Does that mean that there is no good alternative then, since jet air dryers are unhygienic, and paper towels are unsustainable and fill landfills (and bathrooms) with waste? No, because there is a viable third option which is often overlooked, Reusable Cloth Roll Towel (CRT) dispensers [7]. These are large rolls of cloth inside a dispenser which mechanically rolls out a new clean section of towel for each user, and then automatically retracts the dirty used section [7] instead of leaving contaminated waste lying around.

Now when my mother originally shared the post from I Fucking Love Science [2] she suggested that we should go back to using cloth towel rolls. Her friends responded with disgust, exclaiming how they would never ever use a cloth towel someone else had used. I share their sentiment, but it is obvious that they were thinking of just a regular cloth towel, and not a CRT solution which is what my mother was referring to.

cloth towel roll dispenser in bathroom

CRT dispenser model used in public restrooms in Finland. Photo credit: Linnea Nordström

You see, CRT solutions are extremely common in Finland, and my mother has visited there several times so she is familiar with them. Last time I visited Finland for a work trip I made a mental note to keep track of what kind of hand drying solutions were used in the public restrooms I visited. A weird thing to keep track of maybe, but I was amazed by the results. In nearly every public restroom at shopping centers, schools, hotels, and even the Helsinki airport, I found CRT dispensers. I only came across one restroom using paper towels, and there wasn’t a single air dryer in sight.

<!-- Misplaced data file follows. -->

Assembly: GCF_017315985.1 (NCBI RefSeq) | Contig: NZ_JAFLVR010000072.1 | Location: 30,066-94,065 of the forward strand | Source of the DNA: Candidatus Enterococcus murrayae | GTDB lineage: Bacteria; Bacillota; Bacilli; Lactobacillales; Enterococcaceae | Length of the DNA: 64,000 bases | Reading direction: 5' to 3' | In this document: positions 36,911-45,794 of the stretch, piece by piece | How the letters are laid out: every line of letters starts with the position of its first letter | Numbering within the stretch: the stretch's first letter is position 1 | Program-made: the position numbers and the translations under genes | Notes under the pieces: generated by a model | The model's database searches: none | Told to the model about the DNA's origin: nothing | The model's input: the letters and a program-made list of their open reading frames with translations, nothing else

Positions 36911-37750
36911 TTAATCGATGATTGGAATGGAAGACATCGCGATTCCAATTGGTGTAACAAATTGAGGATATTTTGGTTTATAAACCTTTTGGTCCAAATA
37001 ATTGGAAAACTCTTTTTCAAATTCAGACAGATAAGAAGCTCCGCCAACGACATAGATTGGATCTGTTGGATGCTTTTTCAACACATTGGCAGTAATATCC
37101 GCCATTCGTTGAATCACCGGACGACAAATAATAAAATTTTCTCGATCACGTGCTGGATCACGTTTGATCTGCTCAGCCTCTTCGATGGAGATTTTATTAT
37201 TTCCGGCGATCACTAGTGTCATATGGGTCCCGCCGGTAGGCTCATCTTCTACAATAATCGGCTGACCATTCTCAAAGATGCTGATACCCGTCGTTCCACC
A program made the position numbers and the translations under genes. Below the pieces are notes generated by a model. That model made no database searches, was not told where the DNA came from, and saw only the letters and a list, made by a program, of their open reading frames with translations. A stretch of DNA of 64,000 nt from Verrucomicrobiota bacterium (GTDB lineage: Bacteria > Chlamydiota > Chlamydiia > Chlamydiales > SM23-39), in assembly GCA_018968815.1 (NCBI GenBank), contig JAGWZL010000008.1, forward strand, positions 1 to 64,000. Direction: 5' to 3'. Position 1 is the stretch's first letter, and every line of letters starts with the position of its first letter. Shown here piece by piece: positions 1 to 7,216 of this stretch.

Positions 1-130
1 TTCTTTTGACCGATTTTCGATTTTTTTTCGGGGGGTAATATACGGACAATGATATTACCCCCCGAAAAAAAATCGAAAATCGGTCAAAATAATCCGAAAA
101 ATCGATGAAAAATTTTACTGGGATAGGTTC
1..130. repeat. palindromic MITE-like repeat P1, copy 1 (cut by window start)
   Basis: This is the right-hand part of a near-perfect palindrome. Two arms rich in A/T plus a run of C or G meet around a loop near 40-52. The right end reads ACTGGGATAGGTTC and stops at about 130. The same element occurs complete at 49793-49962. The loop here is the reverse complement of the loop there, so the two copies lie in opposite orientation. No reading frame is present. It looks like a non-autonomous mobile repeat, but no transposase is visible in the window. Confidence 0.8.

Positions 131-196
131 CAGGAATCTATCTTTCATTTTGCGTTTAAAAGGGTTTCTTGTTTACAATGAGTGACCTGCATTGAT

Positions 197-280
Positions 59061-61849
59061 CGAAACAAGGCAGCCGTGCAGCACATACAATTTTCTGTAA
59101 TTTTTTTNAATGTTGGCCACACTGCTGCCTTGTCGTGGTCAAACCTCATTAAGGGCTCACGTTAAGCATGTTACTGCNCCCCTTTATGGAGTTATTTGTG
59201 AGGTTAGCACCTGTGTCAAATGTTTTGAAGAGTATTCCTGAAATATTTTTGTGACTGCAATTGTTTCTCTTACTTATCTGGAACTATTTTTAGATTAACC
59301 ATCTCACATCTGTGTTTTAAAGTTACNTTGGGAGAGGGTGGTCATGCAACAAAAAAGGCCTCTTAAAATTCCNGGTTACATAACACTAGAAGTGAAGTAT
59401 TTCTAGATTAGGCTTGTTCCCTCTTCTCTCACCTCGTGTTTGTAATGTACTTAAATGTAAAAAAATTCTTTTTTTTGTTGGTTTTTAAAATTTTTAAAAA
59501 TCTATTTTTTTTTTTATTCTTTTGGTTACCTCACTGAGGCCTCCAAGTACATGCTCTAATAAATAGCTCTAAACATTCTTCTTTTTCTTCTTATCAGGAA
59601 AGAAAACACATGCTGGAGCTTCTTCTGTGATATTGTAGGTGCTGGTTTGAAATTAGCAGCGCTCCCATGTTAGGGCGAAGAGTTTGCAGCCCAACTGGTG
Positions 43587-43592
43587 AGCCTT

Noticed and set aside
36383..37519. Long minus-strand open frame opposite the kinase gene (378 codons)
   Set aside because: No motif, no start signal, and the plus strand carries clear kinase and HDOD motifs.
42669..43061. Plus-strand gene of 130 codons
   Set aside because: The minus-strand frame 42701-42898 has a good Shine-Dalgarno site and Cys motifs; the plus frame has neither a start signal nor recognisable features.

Now this was not systematic research in the slightest, but it did demonstrate that CRT solutions are being used as a mainstream option in Finland. CRT dispensers are sold in Finland by a company called Lindström, which also offers a collection and washing service [8], like for hotel sheets and towels.